Week 13: Markup Language

Today, I am going to talk about the wonderful world of markup languages. It’s the behind the scenes process that most people don’t really think about when they do something such as go to a webpage. It’s like eating veal without thinking about a baby cow being slaughtered. You just eat it unless you are a vegetarian, pescatarian, or vegan.

Why do we even have mark-up languages? Something about computers and the internet? These languages made it possible for us to create web pages that can be understood not only by other web designers but also by most web browsers and whatever other applications need to be involved.

What are markup languages? Markup languages are designed for the processing, definition and presentation of text. The term markup gets its root from editors making revisions to writer’s manuscripts back when people looked at a printed book and didn’t think about the annilation of the environment. Three common markup languages are XML, HTMl, and SGML.

You can think of these like a family. SGML, or Standard Generalized Markup Language is the parent. SGML passes structure and format rules to markup languages.

Then you have the child, html or HyperText Markup Language, which is the application of SGML. It is used to design webpages. What images do I want on the webpage, what type of font do I want my text to be in. Things like that.

Then you have the cousin to HTML and the nephew to SGML, XML, Extensible markup language. This is a subset of SGML, in which it can be used to create markup languages while html is a markup language.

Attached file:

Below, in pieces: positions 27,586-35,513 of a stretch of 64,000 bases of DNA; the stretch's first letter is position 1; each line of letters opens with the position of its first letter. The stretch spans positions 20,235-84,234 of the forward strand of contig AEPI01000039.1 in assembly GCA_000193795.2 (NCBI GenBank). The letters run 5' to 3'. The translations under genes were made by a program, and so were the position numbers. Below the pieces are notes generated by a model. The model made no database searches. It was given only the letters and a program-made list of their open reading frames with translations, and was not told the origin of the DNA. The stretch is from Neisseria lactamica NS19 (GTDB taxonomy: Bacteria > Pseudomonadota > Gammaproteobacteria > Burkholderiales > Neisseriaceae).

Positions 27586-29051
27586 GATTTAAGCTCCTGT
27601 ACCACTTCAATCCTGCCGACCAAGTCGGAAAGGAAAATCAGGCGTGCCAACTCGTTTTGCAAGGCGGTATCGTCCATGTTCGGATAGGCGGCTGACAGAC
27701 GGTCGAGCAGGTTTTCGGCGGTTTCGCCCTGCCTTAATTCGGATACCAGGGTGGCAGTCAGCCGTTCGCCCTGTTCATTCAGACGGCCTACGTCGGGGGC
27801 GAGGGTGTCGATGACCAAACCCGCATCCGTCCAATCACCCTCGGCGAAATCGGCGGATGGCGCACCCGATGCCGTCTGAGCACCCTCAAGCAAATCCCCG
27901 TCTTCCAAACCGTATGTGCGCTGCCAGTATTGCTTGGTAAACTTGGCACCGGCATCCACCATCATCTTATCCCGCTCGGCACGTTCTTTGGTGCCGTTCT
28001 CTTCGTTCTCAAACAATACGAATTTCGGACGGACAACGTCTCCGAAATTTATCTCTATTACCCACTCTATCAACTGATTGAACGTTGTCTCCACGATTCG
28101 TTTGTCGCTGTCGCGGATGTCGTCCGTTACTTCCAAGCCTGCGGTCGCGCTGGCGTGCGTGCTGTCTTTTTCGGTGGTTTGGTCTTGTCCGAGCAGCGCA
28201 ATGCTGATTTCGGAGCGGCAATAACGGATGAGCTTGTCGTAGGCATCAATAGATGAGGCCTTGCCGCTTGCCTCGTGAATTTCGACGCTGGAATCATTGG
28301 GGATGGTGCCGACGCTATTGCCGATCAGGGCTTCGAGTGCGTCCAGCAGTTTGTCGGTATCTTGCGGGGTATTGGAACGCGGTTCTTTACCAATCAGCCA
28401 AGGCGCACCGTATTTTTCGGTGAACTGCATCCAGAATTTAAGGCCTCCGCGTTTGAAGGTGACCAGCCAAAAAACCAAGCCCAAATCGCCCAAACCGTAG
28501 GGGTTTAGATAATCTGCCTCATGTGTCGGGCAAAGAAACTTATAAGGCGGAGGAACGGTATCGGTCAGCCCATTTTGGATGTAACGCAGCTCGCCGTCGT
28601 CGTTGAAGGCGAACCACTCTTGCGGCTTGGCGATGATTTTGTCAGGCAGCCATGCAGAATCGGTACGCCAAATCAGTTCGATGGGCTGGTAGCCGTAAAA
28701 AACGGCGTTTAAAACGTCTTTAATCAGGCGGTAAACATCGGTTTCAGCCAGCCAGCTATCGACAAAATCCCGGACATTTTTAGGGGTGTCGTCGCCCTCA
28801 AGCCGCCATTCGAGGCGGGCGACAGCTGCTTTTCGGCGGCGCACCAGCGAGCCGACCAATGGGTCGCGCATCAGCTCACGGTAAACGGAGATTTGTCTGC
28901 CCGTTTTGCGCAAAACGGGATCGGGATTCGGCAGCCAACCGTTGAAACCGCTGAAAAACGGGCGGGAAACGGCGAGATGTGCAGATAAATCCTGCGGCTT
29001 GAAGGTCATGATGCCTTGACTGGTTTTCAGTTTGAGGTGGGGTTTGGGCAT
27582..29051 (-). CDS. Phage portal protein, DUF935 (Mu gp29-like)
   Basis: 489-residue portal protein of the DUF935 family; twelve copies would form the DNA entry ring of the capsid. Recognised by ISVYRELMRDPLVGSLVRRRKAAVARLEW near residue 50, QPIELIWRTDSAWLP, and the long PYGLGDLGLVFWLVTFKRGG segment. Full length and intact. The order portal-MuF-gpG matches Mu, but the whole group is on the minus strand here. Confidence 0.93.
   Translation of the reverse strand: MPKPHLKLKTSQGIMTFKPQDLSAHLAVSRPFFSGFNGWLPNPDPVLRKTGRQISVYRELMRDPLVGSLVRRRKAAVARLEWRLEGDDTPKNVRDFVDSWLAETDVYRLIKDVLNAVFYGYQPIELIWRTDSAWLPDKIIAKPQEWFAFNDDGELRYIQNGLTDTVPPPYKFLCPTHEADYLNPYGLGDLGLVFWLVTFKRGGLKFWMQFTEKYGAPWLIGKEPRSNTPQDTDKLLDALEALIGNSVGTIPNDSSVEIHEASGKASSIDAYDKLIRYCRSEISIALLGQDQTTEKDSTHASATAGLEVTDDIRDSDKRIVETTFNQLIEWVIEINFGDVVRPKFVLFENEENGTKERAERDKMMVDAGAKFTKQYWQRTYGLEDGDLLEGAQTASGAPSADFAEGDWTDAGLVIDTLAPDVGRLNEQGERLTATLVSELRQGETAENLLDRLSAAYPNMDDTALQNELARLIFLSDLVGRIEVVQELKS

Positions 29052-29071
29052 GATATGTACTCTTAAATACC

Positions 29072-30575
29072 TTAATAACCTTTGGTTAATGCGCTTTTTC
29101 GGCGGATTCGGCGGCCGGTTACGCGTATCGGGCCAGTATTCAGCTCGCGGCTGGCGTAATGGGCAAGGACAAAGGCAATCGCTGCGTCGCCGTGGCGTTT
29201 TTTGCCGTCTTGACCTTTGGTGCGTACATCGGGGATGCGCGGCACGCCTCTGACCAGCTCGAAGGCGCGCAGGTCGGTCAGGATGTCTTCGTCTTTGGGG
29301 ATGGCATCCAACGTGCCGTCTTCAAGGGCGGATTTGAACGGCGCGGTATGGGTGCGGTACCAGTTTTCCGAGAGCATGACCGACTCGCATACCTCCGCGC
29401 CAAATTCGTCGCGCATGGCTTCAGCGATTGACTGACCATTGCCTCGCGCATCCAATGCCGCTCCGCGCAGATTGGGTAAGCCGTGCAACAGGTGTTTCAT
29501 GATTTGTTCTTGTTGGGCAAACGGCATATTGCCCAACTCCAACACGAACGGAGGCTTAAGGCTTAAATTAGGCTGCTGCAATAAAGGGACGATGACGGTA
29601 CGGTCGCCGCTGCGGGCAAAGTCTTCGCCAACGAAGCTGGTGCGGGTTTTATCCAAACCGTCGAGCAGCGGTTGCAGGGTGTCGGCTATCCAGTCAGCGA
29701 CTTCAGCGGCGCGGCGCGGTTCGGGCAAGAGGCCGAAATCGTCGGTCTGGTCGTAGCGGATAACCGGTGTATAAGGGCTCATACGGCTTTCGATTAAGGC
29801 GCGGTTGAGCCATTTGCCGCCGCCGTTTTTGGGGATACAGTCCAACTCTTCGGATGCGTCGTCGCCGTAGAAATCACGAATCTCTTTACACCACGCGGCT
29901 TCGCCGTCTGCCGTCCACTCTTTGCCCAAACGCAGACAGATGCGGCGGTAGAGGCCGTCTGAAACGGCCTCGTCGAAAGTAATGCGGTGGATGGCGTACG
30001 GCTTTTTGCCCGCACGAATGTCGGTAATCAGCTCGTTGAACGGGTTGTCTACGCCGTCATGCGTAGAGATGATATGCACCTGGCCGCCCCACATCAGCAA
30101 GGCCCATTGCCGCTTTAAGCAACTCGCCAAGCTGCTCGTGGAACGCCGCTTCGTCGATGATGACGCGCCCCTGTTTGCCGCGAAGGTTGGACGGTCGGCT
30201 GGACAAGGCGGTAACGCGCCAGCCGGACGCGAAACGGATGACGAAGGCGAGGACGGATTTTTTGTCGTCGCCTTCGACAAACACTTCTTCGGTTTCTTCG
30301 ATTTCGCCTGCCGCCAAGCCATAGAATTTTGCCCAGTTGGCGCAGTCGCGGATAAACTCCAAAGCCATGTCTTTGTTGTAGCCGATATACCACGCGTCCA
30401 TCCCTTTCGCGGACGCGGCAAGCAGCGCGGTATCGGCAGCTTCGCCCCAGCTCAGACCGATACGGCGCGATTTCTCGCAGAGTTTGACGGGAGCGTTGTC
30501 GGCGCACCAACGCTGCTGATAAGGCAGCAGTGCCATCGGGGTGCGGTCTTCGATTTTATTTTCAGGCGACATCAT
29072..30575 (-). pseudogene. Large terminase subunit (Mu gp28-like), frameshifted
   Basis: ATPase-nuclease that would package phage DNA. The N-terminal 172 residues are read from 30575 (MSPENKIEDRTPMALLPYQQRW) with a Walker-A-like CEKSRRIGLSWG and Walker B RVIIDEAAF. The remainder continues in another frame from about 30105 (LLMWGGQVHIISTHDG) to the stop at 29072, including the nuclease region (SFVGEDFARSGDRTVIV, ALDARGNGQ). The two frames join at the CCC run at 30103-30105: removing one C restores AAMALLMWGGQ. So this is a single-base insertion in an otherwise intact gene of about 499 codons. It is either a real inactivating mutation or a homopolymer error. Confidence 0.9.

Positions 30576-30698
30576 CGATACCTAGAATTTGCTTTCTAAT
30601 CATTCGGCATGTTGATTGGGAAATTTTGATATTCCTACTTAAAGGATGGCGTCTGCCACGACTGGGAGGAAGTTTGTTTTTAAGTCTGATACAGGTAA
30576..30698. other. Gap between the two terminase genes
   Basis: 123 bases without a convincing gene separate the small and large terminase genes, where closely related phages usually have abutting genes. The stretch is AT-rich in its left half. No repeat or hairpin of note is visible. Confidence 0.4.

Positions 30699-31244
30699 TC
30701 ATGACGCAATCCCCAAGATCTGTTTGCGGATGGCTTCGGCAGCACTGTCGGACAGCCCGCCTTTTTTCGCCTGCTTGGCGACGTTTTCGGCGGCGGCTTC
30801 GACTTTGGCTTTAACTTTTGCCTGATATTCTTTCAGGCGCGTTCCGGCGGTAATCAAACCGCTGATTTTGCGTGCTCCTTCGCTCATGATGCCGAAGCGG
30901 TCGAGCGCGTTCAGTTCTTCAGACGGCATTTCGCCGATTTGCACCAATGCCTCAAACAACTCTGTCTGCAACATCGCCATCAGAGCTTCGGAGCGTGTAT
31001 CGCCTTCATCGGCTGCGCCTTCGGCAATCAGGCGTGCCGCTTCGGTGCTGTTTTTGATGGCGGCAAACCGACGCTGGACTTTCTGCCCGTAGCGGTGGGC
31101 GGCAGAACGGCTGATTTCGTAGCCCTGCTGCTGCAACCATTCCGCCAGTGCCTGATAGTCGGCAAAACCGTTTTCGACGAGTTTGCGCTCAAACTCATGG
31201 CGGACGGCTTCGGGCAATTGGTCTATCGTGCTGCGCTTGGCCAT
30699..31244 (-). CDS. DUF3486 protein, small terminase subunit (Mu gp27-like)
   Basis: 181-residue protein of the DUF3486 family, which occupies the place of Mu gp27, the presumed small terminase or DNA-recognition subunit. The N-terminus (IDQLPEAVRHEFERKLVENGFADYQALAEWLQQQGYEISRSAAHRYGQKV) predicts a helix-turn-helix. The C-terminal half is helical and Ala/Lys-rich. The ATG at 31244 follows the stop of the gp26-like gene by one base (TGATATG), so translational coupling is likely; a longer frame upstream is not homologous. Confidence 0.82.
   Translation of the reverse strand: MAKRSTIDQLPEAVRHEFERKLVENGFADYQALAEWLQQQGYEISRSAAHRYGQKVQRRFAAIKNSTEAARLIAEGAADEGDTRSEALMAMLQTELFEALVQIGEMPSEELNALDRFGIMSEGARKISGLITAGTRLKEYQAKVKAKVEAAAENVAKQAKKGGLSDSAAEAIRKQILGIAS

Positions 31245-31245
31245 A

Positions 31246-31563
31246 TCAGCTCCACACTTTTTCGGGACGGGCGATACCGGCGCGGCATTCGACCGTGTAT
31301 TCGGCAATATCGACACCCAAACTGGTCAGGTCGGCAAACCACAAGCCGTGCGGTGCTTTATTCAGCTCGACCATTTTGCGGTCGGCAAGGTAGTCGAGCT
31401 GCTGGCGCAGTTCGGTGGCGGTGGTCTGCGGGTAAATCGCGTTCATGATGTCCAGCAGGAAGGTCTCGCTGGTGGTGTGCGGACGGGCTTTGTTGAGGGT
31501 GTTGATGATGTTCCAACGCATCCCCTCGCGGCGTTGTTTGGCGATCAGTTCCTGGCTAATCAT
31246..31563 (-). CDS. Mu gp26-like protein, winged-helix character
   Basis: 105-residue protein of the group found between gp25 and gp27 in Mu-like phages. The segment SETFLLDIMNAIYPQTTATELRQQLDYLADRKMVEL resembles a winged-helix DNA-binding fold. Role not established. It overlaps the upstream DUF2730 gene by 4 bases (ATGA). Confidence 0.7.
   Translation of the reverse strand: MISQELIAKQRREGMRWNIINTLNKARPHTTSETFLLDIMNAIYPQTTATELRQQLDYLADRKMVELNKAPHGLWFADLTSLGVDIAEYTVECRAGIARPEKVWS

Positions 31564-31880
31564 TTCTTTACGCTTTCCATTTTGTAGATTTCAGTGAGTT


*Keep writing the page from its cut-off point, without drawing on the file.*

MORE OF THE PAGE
Tags are key components in markup languages (no, not the size medium, made in china tags, on your jeans). They indicate what should be displayed on screen. With markup language you usually have an opening tag and a closing tag and the content displayed is everything in between. Ah, but tags can get messy so there is Markdown to the rescue. Markdown is a lightweight markup language. It was created in the early 2000s as a way to make our lives easier and has been improved upon since.

Although markup languages can seem depressing for some. They are very beneficial in these digital times that we just can not escape. Knowledge of markup languages can be used to produce a manuscript, edit a manuscript, and/or digitize a printed publication.

But the mere digitization of text is too simple for today’s times. It’s like digging up an archaeological site just to see what’s there. Although it is nice to provide people with access to materials that maybe were previously inaccessible, we can transcend this to include supplementary information which enhances the readers experience with the material.

So this takes me to O’Briens phrase regarding Kenneth Price’s Scholarly Electronic Editions “gateway into a new world of textual experience”. I would not mind having an interactive map to Edgar Allen Poe’s childhood home while I am reading Annabel Lee. Or to be able to see his process from start to finish and not just the final product of genius and madness combined. The use of markup language is one way to accomplish this with future works. For this reason, it is necessary to have some working knowledge of markup language and design if you want to produce something like Price’s Scholarly Editions or otherwise. But as we saw in our readings for the week, markup language can have its own issues. How can one electronically display poetry without the appropriate markup language?

This is just one thing to add to the already full plate of embarking on a large digital project. Another includes the need to collaborate with various types of individuals. This includes librarians, archivists, graduate students, undergraduate students, academic administrators, funding agencies, and private donors, just to name a few.

But the benefits of having printed books turned digital are numerous. One of which being preservation. What if the last copy of dante’s inferno was burned and lost forever? Digital materials allows for the preservation of great works and not so great works for an eternity. Or at least until some other technology comes out which makes the project obsolete.

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